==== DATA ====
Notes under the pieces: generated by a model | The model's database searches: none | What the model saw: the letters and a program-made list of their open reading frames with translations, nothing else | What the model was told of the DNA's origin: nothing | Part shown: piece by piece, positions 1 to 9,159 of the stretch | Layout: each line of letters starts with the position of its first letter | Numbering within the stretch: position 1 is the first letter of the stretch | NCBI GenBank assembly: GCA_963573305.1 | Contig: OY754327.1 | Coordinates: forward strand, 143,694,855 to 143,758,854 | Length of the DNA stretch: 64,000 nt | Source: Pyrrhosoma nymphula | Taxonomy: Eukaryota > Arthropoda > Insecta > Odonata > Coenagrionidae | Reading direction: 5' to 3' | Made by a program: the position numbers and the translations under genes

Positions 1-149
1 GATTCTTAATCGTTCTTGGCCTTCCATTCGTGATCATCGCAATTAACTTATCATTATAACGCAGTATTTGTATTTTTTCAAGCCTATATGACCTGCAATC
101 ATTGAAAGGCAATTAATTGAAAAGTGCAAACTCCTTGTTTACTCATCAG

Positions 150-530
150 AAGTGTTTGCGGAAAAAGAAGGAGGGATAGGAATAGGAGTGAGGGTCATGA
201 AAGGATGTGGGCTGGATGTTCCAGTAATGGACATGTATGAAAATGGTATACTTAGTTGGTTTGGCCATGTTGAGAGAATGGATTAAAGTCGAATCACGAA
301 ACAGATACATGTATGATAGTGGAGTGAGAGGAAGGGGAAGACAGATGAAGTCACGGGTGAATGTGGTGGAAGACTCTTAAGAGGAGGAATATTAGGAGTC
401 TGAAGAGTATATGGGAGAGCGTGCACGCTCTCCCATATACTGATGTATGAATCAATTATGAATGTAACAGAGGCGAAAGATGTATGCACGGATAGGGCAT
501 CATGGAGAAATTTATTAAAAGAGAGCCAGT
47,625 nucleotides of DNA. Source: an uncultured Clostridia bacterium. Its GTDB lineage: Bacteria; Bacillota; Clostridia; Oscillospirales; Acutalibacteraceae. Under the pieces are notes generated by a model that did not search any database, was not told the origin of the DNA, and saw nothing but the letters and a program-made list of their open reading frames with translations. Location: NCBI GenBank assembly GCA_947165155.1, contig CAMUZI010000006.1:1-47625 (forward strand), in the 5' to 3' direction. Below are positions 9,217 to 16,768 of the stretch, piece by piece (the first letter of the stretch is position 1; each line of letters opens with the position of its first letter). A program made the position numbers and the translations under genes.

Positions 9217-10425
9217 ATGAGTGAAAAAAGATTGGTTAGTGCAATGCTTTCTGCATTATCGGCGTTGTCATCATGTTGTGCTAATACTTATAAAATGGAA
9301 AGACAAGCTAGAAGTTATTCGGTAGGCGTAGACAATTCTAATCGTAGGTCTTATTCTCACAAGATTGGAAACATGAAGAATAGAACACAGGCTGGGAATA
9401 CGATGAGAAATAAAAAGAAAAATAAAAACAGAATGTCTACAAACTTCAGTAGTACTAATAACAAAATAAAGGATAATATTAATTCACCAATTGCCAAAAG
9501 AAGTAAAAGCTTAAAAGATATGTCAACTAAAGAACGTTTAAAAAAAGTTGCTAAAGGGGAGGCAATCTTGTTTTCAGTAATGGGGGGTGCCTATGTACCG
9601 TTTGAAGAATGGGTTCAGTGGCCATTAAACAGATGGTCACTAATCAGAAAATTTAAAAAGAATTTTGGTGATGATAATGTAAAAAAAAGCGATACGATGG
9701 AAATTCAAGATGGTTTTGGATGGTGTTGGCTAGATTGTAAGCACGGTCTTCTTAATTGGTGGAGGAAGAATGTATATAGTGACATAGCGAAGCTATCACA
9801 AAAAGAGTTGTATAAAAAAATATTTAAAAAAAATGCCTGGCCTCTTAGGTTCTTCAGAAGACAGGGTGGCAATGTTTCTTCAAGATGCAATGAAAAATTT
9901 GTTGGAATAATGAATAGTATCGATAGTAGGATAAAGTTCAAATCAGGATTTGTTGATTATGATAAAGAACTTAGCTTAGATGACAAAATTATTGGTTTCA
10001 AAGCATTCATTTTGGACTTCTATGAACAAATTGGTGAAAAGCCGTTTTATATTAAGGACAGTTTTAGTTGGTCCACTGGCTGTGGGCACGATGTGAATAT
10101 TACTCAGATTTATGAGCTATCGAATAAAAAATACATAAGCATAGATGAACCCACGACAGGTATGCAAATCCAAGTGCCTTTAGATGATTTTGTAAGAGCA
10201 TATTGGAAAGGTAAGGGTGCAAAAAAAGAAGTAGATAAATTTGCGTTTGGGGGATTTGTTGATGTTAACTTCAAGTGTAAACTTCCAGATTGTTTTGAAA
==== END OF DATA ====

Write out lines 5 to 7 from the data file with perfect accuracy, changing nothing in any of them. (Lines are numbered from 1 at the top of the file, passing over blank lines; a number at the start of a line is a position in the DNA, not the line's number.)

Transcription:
Positions 150-530
150 AAGTGTTTGCGGAAAAAGAAGGAGGGATAGGAATAGGAGTGAGGGTCATGA
201 AAGGATGTGGGCTGGATGTTCCAGTAATGGACATGTATGAAAATGGTATACTTAGTTGGTTTGGCCATGTTGAGAGAATGGATTAAAGTCGAATCACGAA